Saffron is a spice obtained from the stigmas of the Crocus sativus flower known as "true saffron." The actual Saffron plant grows to 20–30 cm and produces up to four flowers, each with three deep crimson stigmas. The stems and stigmas are collected and dried to be used mainly in the kitchen as a condiment and dye.
About 150 flowers together yield 1 g of dried saffron pistils; to produce 12 g of dry Saffron, or 72 g wet and recently harvested, 1 kg of flowers is needed. A freshly picked flower has an average yield of 30 mg of fresh Saffron or 7 mg of dry Saffron. It is very important that the stigmas are gently removed by hand so as not to damage them. Depending on the variety of bulbs and climates, the flowers are harvested between October and November.
How to recognize its quality
Saffron is not all of the same quality and intensity of color and aroma. This intensity depends on various factors, including the age of the plant, the climate and soil in which it is grown, the humidity to which it is subjected, and the time at which it is harvested: the optimal time is before dawn.
The classes into which Iranian Saffron is divided are:
- Sargol: product containing only the tips of the red stigmas, this is the class with the most incredible intensity
- Poushal: Product containing red stigmas plus a small amount 1-2mm of yellow styli. This class is characterized by a lower intensity.
- Dasteh/Bunch: Product containing red stigmas plus a greater 3-5mm of yellow styles than the Poushal, presented in small bunches that look like miniature bundles of wheat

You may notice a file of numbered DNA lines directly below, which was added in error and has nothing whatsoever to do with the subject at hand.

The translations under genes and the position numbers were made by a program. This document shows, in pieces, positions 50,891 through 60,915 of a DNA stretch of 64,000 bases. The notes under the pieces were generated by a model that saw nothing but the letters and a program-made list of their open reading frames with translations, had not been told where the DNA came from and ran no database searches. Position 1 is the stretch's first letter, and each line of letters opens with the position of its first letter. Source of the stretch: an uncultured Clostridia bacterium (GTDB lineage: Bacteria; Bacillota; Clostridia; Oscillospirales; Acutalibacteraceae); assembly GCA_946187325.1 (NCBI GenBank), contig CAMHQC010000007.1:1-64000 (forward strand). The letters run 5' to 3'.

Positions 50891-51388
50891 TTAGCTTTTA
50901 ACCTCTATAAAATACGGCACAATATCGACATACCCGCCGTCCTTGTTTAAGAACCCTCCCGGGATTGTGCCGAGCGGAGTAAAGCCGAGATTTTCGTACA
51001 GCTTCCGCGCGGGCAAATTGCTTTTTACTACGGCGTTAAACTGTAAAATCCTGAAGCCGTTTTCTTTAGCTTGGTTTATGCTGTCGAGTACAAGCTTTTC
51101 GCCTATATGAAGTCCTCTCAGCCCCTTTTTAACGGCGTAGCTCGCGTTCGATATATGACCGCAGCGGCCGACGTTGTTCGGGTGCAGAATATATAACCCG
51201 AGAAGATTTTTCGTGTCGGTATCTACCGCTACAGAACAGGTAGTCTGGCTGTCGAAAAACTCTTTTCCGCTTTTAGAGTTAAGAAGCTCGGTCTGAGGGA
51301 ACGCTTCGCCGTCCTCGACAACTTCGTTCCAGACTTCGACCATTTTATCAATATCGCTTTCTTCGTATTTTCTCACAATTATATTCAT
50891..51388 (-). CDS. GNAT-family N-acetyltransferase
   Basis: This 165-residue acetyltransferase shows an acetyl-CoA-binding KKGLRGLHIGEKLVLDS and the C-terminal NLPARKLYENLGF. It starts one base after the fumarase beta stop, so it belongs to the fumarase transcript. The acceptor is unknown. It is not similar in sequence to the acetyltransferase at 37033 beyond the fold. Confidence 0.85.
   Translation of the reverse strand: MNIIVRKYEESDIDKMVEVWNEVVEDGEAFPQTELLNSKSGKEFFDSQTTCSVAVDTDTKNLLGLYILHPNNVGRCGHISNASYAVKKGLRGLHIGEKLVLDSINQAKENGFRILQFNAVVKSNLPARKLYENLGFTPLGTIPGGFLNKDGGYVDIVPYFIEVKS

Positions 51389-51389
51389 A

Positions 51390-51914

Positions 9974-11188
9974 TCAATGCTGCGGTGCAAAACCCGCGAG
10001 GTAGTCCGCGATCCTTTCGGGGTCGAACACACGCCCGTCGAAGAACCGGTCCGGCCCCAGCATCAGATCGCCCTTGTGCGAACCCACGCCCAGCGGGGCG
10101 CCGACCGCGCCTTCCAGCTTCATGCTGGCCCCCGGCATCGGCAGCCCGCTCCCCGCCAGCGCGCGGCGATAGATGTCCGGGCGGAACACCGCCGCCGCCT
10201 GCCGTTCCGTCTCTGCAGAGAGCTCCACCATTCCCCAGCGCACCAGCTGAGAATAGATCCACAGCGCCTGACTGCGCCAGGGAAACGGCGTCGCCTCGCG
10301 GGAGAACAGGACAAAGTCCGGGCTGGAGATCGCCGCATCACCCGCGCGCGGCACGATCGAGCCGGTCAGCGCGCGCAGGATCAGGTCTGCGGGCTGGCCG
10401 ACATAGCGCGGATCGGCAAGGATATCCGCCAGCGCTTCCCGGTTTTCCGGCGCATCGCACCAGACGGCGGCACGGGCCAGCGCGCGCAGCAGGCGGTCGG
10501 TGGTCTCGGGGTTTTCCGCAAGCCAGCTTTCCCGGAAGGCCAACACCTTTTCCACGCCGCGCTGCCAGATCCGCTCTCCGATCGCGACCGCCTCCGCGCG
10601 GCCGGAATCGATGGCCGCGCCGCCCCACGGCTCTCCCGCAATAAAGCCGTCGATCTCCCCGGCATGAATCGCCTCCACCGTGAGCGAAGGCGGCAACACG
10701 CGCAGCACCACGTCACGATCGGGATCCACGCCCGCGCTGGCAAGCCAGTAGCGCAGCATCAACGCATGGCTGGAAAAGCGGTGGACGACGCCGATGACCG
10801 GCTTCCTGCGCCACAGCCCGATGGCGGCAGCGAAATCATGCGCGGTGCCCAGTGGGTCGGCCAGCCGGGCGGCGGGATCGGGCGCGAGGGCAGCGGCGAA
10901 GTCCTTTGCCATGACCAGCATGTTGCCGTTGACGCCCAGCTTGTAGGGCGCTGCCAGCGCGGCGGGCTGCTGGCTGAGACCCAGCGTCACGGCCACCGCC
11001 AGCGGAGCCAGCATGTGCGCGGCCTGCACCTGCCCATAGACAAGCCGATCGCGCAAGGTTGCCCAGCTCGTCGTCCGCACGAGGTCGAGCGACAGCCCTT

- Konj: product containing only yellow styles; in this class, Saffron has a little aroma and little coloring potential.
Saffron can be further categorized according to the international standard ISO 3632 after laboratory measurements of the content of crocin (the molecule responsible for the typical color), picrocrocin (the molecule responsible for taste), and safranal (the component molecule accountable for the aroma).
The saffron market
The international Saffron market is one of the most fraudulent in the world, full of very evident paradoxes and contradictions: this harms both consumers who often find themselves consuming a poor quality or even harmful product and producers who sell whole products at low prices. The stock of their product then undeveloped and not sold pure. For these reasons, Shirin Persia works to maintain a direct bridge between producers and consumers and wants to promote the knowledge and culture of this still so little-known product.
Shirin Persia saffron is sold in the "Dasteh" pistil format and is therefore presented in its entirety "two-tone" with the "Sargol" part, the stigmas, intense red, and the "Konj" part, the stylus, yellowish. This is the only non-counterfeit saffron format in the world and guarantees the total purity of the product.
A bit of history
The first documents that testify the cultivation of saffron date back to the Bronze Age, about 2500 years ago: it is believed that the cultivation of the precious bulb in Iran originated in the Zagros mountains in the western part, while currently the production of Saffron is concentrated in the region of Khorasan in the northeast. The first written records of the use of Saffron as spice date back to the era of the Achaemenid Empire present in Iran from 500 BC. It is easy to hypothesize that the Romans, who used Saffron to flavor game and flavor wines, and as an ingredient in a drug to combat poisons, began to use the spice following contact with the Persian empire and the Middle East. And spread its use in the Mediterranean area.
With the fall of the Roman Empire, the spread of Saffron was greatly reduced. Only around the year 1000 was the cultivation of Crocus sativus reintroduced in Europe by the Arabs through Spain. From that time on, Spain remained the main producer, consumer, and importer of Saffron in Europe.